For those not familiar with Trey Hillman’s in-game management genius, let me lay it out for you in bullet points:

  • Gil Meche threw 128 pitches last night. Fortunately for Meche, he got the last batter he faced (David Murphy) on one pitch. Yes, with two down and runners at second and third, Hillman let a gased Meche face David Murphy. Moreover, Meche struggled with his control in the eighth, walking the first two batters. The offense is so egregious that it bears restating; having walked seven, and two in that inning, Hillman let Meche face another batter with a pitch count that had already hit 127.
  • SABRTrey pinch-hit for first baseman Kila Ka’aihue, with Jose Guillen, in the top of the seventh inning of a tie game. Nevermind that the differences in Ka’aihue’s career platoon splits in the minors were nominal (.275/.398/.423 vs. LHP, .266/.395/.486 vs. RHP). Nevermind that there are multiple holes lower in the lineup than the rookie who, in his first start since being recalled from Omaha, was batting clean-up.
  • In the bottom of the seventh, Hillman left Guillen in the game, placing him in left field and shifting Mitch Maier to first base. For those not in the know, and those who weren’t watching the first six innings of the game, Maier is clearly Kansas City’s best defensive outfielder. He had two stellar plays in center on the night. SABRTrey, who is historically averse to shifting players from one position to another during a game, put a range-less designated hitter in right field, shifted the player the organization decided didn’t have enough range to play center in 2009 to that very position, and moved their very good center fielder to first base. Huh?
  • “What could go wrong now?” you might be ask. Well in the eighth inning of a tie-game, with two outs and runners on the corner, the ball is hit to right. Were a right fielder with any range whatsoever (read: David DeJesus) sitting there, a disaster is averted. Instead, the ball falls because a player who should never be on the field is standing in right. Now, yes, Jose got hosed on the call at third, and his throw was ridiculous, but the run still scores if Josh Hamilton is correctly called out at third and Meche’s pitch count is only spared by one. The go-ahead run can be directly attributed to Trey Hillman’s attempt to “manage” the team.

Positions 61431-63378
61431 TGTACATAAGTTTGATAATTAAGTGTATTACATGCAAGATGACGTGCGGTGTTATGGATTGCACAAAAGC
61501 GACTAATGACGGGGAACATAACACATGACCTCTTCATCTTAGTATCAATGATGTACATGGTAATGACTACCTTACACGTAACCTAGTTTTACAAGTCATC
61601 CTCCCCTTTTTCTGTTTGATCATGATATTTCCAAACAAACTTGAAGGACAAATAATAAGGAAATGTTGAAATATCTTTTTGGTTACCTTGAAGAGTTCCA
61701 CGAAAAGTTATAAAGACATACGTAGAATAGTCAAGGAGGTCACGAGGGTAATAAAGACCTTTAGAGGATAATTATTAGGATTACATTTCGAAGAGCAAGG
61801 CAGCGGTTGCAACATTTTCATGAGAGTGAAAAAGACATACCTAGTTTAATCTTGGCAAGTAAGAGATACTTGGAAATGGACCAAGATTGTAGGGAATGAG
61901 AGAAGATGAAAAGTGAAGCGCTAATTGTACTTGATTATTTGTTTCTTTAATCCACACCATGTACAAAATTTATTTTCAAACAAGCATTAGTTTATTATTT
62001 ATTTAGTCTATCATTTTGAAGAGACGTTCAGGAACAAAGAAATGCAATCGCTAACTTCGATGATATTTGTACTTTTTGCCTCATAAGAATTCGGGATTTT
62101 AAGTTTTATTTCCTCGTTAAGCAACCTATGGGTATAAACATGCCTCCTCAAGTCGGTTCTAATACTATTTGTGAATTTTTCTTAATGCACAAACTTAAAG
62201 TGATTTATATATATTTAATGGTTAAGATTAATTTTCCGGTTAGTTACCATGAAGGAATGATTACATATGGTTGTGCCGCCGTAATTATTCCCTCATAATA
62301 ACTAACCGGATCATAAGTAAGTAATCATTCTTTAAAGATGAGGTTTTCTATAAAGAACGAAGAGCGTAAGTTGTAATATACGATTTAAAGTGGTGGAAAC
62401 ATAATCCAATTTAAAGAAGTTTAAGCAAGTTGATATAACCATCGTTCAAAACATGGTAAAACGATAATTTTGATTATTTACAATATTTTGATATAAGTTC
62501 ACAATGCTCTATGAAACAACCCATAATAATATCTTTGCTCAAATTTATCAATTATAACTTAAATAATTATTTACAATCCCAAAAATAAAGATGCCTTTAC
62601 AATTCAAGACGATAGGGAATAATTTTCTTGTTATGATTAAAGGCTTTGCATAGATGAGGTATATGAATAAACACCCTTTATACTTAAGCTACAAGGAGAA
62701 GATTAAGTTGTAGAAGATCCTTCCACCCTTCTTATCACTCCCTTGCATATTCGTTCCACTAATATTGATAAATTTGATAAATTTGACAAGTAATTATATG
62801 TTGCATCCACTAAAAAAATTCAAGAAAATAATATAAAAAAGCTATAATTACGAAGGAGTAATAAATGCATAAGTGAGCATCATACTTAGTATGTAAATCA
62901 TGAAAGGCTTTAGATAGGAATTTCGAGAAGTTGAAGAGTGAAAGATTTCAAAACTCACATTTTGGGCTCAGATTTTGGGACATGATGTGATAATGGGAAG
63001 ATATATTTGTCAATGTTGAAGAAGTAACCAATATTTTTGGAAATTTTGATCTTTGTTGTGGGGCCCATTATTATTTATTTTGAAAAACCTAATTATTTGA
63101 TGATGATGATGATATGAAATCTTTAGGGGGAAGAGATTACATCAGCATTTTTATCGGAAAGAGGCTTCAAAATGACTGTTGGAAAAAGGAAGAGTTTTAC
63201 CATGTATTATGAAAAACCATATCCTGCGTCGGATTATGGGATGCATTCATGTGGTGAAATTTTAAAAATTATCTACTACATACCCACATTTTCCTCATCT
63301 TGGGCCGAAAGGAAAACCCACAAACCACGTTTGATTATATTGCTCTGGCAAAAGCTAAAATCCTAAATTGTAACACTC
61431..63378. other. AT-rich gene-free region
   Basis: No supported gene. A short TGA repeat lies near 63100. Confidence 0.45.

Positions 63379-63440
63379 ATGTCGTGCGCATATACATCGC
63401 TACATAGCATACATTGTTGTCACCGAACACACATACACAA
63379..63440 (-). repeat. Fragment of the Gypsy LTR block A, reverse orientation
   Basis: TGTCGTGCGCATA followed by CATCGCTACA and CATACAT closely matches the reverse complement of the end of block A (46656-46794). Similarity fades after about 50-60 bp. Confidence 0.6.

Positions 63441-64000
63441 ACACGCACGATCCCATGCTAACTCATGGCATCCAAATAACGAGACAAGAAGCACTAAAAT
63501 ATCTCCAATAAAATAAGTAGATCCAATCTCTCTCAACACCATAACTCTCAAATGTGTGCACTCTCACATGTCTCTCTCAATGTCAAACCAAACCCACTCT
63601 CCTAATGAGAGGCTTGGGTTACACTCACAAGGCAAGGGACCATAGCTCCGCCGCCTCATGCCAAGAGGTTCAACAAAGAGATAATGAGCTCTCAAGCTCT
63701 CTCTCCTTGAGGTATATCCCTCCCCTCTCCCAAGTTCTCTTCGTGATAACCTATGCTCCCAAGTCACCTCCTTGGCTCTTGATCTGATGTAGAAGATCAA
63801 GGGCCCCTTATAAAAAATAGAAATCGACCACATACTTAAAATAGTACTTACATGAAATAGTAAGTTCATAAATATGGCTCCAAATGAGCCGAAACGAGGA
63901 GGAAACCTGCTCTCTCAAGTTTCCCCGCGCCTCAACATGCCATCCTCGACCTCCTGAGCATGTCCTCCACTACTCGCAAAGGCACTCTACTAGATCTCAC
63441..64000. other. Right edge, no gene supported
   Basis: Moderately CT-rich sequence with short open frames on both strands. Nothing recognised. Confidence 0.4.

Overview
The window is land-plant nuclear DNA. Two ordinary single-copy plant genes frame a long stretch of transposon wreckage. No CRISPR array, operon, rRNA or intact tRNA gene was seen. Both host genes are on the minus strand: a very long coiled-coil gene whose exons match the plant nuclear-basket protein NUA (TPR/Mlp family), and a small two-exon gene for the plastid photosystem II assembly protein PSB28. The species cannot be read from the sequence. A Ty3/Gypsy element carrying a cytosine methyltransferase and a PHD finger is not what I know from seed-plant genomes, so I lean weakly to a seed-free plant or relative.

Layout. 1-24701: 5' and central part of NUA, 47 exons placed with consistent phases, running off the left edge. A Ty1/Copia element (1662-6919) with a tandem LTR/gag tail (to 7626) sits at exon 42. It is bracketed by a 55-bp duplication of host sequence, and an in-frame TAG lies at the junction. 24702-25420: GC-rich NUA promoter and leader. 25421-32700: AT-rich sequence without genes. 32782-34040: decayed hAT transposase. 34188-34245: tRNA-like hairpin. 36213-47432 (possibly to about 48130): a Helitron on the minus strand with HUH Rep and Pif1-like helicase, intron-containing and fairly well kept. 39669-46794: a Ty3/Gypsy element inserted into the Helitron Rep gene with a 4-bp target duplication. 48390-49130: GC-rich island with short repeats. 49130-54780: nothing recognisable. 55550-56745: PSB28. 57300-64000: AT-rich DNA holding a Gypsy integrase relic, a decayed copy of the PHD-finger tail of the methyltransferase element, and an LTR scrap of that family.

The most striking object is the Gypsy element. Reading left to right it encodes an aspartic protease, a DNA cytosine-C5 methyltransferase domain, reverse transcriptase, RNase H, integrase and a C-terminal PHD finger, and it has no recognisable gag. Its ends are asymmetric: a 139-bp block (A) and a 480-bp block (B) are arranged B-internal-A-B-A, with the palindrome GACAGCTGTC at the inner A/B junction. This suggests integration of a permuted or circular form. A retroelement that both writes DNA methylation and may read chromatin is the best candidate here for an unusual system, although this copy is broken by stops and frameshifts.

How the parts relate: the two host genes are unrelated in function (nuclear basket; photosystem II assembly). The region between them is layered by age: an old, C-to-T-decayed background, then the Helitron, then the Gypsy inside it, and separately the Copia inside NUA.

• Defensive wizard Chris Getz booted a grounder at second in the eighth. I’m not asserting that one play is a large enough sample size to evaluate a player defensively, but Getz has hardly looked like a world beater.
  • The day after Yuniesky Betancourt dropped a two-out pop fly in shallow center, leading to an unearned run, the fined shortstop was still starting at the position.
  • The last two bullet points also show that Mike Aviles was not in the starting lineup on Saturday. Remember when Trey Hillman said that Aviles was their “most fundamentally sound infielder?” That sounds like a guy who should be in the game in a tight spot.

I would like to touch on the abuse of Gil Meche. It was great to see him pull things together after a rough first two innings. But we all know what 132 means when someone throws out those number in a conversation about Gil Meche. Since that historic start, Meche has had an 8.37 ERA. Opposing batters have hit .328/.423/.593 off Meche since June 21st of last year. In short, since Hillman effectively ruined Gil Meche last June, Meche has allowed all opposing hitters to put up Pujolsian numbers.

Having not learned his lesson at all, Hillman rode Meche’s arm to 128 pitches, and it could have easily been more. Yes, Meche clearly muttered, “F*** me,” as Hillman walked up to the mound in the eighth. But it is not Hillman’s job to just listen to his starter and let him throw nearly 130 pitches in what has been the only encouraging start for the $11 Million Man this season. Listening to his former star pitcher is what got the Royals here in the first place.

While the bullpen has not been Trey Hillman’s fault, games like this seem to reinforce the fact that Trey Hillman is best suited for something other than managing in Kansas City.

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